In order to connect and issue commands to the API, you must first authenticate. When signing up you will be assigned a unique API Key and API Secret. Both of these are random strings. The API Key should be passed with every request in plaintext. The API Secret should never be passed over HTTP in plaintext and is purely used to 'sign' your requests.

While we do not recommend doing so, you can turn off authentication entirely on your account if your integration absolutely requires it. Please contact us via email if you need to do this as we will only do it manually.

We use a simple time-based authentication mechanism. To generate your authentication signature, you should create a base64 encoded keyed hash value using the HMAC method, using the sha256 hashing algorithm. The message to be hashed should be the current UNIX timestamp and your API Secret should be passed as the key.

In PHP, this would look like the following:

$api_secret = 'YOUR_API_SECRET';
$ts = time();
$signature = base64_encode(hash_hmac('sha256', $ts, $api_secret, true));

And in Ruby:

require 'rubygems'
require 'openssl'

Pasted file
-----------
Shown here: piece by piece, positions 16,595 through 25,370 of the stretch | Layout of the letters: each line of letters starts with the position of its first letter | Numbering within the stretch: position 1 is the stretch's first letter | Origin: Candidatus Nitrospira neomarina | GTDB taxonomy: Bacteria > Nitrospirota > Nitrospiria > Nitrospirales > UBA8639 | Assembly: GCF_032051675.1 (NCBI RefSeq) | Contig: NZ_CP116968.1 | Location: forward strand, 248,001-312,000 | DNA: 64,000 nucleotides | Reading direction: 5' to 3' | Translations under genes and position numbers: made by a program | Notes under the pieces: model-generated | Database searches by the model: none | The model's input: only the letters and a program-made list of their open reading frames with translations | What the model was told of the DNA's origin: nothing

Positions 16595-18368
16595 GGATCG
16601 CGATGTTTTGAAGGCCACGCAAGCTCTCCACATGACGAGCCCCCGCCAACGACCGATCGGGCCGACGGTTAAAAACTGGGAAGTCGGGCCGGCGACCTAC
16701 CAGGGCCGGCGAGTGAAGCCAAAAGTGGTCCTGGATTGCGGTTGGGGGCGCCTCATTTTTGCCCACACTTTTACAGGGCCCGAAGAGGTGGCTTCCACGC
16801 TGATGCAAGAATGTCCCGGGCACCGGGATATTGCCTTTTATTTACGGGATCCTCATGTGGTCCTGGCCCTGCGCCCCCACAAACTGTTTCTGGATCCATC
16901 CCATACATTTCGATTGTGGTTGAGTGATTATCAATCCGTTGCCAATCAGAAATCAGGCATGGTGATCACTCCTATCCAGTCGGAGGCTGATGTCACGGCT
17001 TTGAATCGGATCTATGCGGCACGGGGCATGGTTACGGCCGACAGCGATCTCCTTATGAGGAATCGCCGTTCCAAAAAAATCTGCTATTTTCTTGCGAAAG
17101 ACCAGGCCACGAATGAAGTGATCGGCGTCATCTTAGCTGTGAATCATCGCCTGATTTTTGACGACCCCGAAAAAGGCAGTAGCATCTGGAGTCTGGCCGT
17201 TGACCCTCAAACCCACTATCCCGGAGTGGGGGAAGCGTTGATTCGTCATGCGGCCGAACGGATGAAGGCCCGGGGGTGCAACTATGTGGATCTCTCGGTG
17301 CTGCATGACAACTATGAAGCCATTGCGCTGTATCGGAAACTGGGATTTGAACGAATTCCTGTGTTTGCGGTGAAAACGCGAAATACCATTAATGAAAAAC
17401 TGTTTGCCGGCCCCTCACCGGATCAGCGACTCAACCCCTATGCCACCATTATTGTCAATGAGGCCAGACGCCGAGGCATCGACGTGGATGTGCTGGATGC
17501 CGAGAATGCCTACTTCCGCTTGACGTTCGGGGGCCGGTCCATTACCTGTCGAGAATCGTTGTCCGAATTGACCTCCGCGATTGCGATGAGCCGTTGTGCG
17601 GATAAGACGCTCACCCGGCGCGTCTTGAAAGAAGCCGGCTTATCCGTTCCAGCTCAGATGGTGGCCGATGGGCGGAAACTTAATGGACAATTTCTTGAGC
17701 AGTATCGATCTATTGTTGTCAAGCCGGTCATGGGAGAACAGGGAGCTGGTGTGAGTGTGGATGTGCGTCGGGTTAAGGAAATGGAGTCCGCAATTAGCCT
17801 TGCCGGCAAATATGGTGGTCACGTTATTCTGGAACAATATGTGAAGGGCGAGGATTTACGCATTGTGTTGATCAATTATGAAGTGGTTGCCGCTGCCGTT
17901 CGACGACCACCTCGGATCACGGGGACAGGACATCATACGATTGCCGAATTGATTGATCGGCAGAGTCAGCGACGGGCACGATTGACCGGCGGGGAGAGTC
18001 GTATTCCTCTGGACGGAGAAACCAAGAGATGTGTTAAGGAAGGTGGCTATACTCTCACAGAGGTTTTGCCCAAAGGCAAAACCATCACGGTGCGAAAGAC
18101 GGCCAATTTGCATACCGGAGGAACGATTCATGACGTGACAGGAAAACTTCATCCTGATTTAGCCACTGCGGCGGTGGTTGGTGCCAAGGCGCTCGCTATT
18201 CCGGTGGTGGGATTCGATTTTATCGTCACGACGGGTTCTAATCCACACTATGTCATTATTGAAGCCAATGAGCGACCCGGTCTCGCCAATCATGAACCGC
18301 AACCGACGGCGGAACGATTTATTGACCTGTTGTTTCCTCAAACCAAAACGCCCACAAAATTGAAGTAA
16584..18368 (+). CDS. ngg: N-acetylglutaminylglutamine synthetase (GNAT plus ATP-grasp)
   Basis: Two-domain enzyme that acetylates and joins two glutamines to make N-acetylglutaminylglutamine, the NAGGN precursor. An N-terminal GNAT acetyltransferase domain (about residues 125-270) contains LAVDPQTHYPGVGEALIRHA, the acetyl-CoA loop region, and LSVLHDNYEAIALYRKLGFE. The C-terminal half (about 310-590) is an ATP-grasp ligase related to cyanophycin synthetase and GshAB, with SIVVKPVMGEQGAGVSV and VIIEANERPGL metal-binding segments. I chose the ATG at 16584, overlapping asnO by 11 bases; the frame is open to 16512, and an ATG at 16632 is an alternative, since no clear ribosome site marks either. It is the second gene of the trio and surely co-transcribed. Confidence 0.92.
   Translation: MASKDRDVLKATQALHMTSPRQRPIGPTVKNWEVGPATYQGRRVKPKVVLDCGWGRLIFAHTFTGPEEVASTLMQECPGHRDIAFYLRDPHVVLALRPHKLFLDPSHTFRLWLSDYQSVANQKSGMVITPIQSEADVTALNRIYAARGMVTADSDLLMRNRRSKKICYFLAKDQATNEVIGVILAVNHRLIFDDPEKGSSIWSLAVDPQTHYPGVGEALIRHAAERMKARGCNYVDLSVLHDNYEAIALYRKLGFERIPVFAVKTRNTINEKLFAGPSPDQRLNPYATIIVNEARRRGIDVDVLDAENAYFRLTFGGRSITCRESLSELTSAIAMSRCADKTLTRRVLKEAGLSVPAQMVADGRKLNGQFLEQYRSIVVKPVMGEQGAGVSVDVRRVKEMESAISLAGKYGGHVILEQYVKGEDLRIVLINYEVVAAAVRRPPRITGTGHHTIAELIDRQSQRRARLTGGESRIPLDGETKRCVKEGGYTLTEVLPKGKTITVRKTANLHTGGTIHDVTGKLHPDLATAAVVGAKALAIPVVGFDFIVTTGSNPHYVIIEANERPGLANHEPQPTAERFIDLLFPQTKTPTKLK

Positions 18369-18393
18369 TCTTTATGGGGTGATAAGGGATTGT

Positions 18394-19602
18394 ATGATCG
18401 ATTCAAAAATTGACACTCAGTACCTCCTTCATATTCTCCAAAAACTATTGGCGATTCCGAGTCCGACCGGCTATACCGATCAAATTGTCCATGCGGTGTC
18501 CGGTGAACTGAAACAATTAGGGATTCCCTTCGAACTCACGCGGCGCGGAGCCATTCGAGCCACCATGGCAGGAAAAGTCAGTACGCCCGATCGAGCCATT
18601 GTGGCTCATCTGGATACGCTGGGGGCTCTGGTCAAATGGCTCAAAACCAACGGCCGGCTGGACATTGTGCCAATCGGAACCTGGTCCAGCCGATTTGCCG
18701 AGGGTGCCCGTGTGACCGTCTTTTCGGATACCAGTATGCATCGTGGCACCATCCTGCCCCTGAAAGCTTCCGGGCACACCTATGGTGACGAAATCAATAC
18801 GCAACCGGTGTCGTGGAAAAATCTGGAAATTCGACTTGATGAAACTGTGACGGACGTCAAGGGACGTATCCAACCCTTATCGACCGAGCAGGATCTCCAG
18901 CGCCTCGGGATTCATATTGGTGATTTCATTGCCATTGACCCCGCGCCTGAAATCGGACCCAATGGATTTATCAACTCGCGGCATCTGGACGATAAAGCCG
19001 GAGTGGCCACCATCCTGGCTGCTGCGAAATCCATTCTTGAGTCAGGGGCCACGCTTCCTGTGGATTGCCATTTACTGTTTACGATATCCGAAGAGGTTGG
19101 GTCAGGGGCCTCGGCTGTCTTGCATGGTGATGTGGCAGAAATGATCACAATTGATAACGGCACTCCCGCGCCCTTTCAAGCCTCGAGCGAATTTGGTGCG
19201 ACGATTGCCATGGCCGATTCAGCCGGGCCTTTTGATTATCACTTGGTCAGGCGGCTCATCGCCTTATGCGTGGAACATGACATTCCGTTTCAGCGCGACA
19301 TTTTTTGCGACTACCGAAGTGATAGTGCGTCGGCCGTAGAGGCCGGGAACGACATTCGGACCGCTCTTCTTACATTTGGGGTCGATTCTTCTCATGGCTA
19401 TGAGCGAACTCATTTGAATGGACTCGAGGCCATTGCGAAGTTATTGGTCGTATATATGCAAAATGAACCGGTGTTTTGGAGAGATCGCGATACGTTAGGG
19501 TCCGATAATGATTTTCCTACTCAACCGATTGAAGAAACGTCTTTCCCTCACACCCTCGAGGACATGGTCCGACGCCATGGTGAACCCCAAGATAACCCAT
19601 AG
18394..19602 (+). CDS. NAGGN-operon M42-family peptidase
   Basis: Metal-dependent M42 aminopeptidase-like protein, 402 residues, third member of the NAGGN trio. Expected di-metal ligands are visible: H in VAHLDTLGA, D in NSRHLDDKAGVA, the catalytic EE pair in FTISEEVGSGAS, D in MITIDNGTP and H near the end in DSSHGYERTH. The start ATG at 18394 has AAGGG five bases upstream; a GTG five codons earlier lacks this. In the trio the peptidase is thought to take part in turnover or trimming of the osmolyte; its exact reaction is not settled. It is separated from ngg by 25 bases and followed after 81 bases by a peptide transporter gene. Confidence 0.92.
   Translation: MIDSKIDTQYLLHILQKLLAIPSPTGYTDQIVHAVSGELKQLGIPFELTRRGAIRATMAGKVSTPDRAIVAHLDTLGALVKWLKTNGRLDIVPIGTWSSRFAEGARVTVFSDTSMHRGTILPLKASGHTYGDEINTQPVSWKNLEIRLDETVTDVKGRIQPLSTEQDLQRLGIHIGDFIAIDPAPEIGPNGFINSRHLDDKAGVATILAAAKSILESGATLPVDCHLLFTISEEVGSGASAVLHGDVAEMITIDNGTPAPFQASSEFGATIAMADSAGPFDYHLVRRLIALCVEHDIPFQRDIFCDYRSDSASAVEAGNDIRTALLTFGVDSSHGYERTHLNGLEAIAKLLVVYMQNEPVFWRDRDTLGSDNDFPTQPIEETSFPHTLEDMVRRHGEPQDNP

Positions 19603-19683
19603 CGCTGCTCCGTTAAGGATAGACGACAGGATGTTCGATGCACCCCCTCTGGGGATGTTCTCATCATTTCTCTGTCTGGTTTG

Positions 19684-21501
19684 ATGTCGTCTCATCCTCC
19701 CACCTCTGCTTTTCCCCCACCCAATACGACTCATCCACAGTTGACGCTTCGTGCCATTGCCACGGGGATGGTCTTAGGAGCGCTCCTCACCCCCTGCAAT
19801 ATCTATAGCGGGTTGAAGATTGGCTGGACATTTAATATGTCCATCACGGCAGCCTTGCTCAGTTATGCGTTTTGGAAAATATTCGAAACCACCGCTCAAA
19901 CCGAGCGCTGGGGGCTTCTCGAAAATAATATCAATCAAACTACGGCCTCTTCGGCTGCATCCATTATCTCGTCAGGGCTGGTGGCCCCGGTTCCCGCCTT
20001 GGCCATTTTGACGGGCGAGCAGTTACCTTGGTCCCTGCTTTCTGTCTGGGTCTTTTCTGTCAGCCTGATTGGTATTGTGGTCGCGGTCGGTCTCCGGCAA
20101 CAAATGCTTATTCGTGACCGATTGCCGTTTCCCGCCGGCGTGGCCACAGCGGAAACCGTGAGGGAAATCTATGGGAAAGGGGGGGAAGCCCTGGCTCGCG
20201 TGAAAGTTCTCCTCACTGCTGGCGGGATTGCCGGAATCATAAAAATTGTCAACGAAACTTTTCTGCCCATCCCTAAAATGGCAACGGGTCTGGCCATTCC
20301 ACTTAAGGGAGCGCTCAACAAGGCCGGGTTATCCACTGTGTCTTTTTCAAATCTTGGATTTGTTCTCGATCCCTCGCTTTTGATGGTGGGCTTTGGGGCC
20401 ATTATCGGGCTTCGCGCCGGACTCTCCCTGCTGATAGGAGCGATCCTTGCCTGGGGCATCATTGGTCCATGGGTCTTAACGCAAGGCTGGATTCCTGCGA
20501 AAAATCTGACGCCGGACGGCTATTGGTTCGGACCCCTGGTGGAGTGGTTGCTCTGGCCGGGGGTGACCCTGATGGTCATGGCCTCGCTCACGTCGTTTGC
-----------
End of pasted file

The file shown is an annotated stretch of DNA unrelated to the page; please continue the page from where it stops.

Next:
require 'base64'

api_secret = 'YOUR_API_SECRET'

ts =
digest ='sha256')
hmac_hash = OpenSSL::HMAC.hexdigest(digest, api_secret, ts)
signature = Base64.encode64(hmac_hash)

Your generated authentication signature, API Key and the timestamp used to generate your signature should all be passed in the POST/GET request as parameters (see API Request).

Note: the supplied timestamp needs to be within 90 seconds either side of the current UNIX time to authenticate. Please ensure that your system clocks are therefore showing the correct time before attempting any requests. Out of band timestamps will receive a standard HTTP 401 - Authentication failed response with no further indication as to which part of the authentication data was incorrect so please use the /users/time endpoint to compare your system time to ours.